HomeTipsThe Legal Consequences of a Data Breach: What You Need to Know

The Legal Consequences of a Data Breach: What You Need to Know


Companies affected by data breaches typically hire mobile forensics to capture and analyze images of affected systems, review backup or preserved data, and provide recommendations for remediation. These experts may also assist in communicating with consumers whose personal information was compromised. It’s crucial to be proactive, especially since many states and the federal government require notification of a data breach.

Damage to Your Reputation

When news of a data breach hits the headlines, it is not only bad for business; it can damage a company’s reputation. Consumers are apt to stop using your services or products, leading to financial losses. It can also be difficult for businesses to retain employees, leading to further losses.

Hidden costs can also include fines and penalties. For example, the ride-hailing app Uber was hit with a $148 million fine in 2018 for failing to disclose a 2016 hack that exposed data on its 600,000 drivers and 57 million users. In some industries, such as healthcare, this can be exceptionally costly. The impact of a data breach may result in destroying customer trust and fierce brand loyalty. For example, if a credit reporting agency such as Equifax suffers a data breach, consumers might lose faith in the brand, potentially turning to other credit-monitoring companies.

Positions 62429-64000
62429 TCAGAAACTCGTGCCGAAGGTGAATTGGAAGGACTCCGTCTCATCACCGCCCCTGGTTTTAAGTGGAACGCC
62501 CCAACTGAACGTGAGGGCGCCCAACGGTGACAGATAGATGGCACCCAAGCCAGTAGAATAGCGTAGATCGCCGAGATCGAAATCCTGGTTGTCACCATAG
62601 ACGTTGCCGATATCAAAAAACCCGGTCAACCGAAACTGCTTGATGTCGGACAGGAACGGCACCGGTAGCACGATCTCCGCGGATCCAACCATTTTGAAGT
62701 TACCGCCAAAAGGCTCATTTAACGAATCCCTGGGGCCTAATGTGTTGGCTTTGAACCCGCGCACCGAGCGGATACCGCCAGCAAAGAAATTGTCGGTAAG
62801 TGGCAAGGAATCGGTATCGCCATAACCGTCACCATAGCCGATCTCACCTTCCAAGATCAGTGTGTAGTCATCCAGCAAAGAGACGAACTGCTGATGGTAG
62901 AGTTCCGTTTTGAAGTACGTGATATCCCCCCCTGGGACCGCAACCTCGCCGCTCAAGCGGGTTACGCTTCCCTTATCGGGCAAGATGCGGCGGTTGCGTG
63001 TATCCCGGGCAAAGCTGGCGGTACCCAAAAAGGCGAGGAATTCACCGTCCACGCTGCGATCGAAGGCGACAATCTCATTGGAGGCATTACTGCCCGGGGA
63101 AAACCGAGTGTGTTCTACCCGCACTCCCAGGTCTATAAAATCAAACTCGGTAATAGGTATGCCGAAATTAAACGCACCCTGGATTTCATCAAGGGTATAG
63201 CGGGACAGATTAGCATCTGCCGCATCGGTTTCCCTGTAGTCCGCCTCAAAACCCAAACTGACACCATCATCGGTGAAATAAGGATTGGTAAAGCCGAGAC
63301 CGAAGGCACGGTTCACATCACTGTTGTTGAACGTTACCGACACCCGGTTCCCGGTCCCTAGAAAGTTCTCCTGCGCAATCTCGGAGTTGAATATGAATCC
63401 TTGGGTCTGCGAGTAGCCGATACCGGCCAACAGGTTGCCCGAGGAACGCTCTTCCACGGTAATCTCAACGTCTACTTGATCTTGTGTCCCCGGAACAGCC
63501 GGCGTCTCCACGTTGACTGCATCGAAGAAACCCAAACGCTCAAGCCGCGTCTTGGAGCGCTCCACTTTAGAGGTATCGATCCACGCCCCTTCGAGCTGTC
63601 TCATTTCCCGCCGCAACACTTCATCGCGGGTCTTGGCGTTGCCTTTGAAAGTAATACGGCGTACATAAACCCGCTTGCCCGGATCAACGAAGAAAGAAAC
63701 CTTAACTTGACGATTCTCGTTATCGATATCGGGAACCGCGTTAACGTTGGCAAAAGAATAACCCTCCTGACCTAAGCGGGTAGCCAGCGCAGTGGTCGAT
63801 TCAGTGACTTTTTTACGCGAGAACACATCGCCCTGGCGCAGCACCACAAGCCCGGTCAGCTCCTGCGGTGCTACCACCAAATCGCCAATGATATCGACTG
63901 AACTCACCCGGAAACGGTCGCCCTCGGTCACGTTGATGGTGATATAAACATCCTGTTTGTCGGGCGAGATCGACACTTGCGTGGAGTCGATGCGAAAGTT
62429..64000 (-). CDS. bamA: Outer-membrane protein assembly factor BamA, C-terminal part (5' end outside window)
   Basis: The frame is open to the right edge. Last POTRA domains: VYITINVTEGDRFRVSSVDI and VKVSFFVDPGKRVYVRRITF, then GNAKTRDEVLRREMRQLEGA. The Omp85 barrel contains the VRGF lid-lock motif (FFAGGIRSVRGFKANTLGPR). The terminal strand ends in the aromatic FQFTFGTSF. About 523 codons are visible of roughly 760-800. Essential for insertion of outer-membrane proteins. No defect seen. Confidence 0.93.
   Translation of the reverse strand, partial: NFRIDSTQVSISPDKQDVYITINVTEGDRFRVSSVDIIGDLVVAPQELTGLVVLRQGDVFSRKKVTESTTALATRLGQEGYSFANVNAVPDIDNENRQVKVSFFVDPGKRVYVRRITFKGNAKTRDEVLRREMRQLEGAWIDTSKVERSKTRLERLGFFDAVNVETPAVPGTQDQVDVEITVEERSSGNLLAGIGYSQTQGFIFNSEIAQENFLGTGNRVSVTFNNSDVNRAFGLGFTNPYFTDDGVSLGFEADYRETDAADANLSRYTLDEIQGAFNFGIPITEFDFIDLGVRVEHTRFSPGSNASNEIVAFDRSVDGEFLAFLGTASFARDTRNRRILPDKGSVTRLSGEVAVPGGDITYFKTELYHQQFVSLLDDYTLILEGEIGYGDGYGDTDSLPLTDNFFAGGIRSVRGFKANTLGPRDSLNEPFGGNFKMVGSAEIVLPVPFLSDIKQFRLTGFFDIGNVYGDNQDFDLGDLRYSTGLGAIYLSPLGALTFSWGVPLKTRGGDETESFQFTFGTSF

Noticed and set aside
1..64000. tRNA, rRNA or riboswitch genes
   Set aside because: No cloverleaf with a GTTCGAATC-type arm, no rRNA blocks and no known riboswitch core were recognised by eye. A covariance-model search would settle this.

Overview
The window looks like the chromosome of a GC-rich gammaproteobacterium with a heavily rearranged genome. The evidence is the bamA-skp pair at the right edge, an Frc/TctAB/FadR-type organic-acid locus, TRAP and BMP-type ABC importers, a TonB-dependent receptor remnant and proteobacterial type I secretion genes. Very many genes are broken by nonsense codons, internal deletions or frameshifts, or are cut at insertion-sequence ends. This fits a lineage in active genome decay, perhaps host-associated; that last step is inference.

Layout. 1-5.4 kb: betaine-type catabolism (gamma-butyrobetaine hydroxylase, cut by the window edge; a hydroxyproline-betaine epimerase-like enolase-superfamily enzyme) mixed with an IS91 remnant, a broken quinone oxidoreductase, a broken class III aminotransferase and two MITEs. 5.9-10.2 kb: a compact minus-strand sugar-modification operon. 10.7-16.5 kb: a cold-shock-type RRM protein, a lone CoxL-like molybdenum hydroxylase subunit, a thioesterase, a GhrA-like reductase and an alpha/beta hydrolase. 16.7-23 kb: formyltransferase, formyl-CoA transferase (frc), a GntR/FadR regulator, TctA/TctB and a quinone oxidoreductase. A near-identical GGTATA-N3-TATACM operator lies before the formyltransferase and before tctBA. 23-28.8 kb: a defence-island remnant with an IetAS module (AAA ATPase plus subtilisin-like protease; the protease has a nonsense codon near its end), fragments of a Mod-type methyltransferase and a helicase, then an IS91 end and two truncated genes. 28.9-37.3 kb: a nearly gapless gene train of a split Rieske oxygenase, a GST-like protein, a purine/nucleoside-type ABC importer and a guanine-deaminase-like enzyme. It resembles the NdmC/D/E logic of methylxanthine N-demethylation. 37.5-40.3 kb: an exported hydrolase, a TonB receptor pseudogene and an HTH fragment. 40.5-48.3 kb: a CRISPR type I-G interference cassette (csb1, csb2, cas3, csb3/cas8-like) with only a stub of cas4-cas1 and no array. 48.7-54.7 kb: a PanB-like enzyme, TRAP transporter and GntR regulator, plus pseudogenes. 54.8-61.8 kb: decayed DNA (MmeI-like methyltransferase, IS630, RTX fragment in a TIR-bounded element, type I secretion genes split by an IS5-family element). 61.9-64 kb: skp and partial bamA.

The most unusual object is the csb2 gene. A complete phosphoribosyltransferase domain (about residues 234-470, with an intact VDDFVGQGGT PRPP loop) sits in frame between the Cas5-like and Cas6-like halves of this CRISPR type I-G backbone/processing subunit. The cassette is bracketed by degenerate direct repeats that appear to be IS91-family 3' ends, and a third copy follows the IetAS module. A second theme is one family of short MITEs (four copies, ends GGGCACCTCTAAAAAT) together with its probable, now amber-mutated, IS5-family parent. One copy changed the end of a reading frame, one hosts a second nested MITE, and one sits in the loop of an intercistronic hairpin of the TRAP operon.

It is essential to have litigation counsel involved in formulating all post-breach public communications, including SEC filings, press releases, consumer statutory notices, and responses to governmental inquiries. Having an attorney help craft these communications will help ensure that the information you release is accurate and doesn’t damage your company’s reputation. Being transparent with your customers, clients, and the media is also essential. Letting another source break the news of a breach puts you on defense and could give hackers more time to exploit your system.

Loss of Confidential Information

Data breaches expose confidential and private information to hackers. This information can be used for identity theft, fraud, and other illegal activities. It can also result in a loss of customer trust and revenue. Often, this is the most significant cost of a breach. It can be even more expensive for companies subject to government regulations governing data privacy and security, such as financial institutions or healthcare providers.

A data breach can happen due to a malicious attack or an accident. An example would be a disgruntled employee who hacks into a system and accesses information without authorization. Another reason is a failure to install and update cybersecurity systems regularly. This can include the inability to install the latest software patches or a network with vulnerable servers.